Explore the museums of Trafalgar Square

Trafalgar Square

Trafalgar Square is one of the most iconic attractions of London and a sight to behold, combining elements of the capital’s rich history with a nod to the contemporary.

However, when it comes to visiting this busy part of the English capital, it is not just the famous Nelson’s Common, Fourth Plinth and array of special events throughout the year that prove an attraction for travellers from across the globe.

Indeed, the local area also offers a selection of outstanding museums and galleries, all of which help to make Trafalgar Square a must-see attraction for visitors to the capital.

The National Portrait Gallery

National Portrait Gallery

Home to the UK’s largest collection of portrait art, the National Portrait Gallery is free to enter and open daily from 10am until 6pm and until 9pm on Fridays.

It houses more than 200,000 portraits of some of the most iconic British figures, dating as far back as the mid-1800s. Images of royalty, scholars, politicians and celebrated public figures can all be found hanging on the walls of the gallery, with the building just a few minutes walk from Trafalgar Square at St Martin’s Place.

British Optical Association Museum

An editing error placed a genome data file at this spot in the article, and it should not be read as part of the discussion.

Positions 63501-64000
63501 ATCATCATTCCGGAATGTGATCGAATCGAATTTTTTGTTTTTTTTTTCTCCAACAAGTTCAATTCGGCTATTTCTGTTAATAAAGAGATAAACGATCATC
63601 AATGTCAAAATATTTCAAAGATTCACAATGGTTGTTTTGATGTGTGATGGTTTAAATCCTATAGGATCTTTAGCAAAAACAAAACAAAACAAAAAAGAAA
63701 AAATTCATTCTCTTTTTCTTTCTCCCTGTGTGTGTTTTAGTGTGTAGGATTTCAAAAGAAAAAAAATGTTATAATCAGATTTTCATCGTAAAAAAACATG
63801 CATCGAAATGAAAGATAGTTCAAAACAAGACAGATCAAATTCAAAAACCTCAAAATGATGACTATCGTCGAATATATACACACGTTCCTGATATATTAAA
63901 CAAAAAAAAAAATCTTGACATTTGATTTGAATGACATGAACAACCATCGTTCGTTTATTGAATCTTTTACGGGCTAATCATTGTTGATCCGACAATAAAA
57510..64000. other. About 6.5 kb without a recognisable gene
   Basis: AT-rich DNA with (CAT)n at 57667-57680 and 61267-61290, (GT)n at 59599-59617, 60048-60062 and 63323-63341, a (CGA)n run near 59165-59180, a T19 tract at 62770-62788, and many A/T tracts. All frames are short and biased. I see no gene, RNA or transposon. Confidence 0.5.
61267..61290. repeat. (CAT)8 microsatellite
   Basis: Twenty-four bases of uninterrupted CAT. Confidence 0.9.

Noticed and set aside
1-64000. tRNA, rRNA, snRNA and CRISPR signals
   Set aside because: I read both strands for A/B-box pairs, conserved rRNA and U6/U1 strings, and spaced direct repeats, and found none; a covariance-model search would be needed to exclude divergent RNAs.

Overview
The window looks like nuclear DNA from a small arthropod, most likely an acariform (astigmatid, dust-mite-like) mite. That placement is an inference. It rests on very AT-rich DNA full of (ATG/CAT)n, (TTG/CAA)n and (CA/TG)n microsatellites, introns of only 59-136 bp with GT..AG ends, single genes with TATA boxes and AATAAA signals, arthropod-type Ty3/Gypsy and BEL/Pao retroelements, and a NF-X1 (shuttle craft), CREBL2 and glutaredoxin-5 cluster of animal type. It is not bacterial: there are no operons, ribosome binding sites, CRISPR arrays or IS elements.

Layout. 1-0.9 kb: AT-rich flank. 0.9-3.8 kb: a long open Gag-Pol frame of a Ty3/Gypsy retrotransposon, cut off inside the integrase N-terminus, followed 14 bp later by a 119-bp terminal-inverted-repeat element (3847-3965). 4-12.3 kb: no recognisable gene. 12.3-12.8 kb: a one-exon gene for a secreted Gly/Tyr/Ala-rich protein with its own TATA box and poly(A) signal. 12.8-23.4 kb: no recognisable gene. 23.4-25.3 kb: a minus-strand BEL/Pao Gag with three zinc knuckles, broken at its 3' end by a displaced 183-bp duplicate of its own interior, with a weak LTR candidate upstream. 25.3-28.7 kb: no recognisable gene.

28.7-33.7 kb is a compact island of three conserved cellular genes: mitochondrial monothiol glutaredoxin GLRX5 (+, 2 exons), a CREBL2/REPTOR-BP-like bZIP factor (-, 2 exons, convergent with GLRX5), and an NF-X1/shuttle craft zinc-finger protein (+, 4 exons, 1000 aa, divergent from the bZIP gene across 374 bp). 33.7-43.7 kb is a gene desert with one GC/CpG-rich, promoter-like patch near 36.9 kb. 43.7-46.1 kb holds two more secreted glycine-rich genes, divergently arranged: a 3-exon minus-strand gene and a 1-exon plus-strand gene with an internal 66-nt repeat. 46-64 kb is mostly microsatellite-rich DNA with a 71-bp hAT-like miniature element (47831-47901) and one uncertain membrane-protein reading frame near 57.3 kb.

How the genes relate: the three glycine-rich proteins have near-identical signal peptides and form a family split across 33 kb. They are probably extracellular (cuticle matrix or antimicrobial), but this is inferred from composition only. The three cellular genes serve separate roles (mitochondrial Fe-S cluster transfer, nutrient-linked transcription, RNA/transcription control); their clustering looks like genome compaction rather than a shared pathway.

Founded in 1901 by J H Sutcliffe of the British Optical Association, the British Optical Association Museum offers an insight into the optometrist and eyecare profession through the ages.

The museum houses more than 20,000 individual objects relating to the history of optometry and is open to the public most weekdays, although visitors will need to make a prior appointment for a full tour.

The National Gallery

Trafalgar Square

The National Gallery houses one of Europe’s finest collections of 13th to 19th century artwork and is open to the public 361 days a year and is always free to enter.

A changing roster of exhibitions take place at the gallery throughout the year, ranging from collections of the great classical painters to more contemporary works and artists.

Benjamin Franklin House

Opened to the public in 2006, Benjamin Franklin House at 36 Craven Street is the world’s only surviving home of the iconic founding father of the United States.

A true heritage gem, the property has been faithfully restored to its appearance during Franklin’s time in residence and has become a dynamic museum highlighting the life and works of this great man. The building itself is also architecturally significant and has a grade I-listed status.